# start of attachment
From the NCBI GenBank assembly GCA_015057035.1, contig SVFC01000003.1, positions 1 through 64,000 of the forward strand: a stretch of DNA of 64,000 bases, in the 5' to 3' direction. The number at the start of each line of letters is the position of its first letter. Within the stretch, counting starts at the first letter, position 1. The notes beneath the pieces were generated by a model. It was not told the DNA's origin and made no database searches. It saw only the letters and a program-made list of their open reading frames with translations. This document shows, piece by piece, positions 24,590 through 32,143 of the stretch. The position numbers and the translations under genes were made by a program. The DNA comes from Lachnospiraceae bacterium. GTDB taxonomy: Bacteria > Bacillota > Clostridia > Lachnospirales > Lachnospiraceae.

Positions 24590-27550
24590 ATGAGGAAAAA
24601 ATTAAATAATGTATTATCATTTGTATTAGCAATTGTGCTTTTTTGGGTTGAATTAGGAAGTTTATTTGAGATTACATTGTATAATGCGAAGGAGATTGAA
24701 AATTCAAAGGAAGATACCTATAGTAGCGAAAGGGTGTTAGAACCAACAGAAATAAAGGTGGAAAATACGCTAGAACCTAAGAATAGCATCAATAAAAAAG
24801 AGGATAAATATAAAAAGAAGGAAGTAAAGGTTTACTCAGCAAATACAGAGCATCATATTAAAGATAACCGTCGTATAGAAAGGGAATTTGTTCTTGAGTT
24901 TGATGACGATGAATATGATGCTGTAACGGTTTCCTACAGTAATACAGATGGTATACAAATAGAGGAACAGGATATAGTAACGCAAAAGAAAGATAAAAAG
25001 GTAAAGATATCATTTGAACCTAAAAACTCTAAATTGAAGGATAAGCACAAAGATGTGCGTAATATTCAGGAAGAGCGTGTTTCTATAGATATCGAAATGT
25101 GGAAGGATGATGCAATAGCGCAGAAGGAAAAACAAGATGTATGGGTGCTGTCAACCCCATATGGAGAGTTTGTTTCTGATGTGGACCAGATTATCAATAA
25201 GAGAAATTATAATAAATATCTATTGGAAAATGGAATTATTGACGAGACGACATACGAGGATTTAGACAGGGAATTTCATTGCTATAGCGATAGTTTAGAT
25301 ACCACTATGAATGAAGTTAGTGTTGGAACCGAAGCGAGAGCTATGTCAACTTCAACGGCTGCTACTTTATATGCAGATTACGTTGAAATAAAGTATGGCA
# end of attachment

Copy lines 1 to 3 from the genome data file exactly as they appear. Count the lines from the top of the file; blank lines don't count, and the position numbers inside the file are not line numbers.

From the NCBI GenBank assembly GCA_015057035.1, contig SVFC01000003.1, positions 1 through 64,000 of the forward strand: a stretch of DNA of 64,000 bases, in the 5' to 3' direction. The number at the start of each line of letters is the position of its first letter. Within the stretch, counting starts at the first letter, position 1. The notes beneath the pieces were generated by a model. It was not told the DNA's origin and made no database searches. It saw only the letters and a program-made list of their open reading frames with translations. This document shows, piece by piece, positions 24,590 through 32,143 of the stretch. The position numbers and the translations under genes were made by a program. The DNA comes from Lachnospiraceae bacterium. GTDB taxonomy: Bacteria > Bacillota > Clostridia > Lachnospirales > Lachnospiraceae.

Positions 24590-27550
24590 ATGAGGAAAAA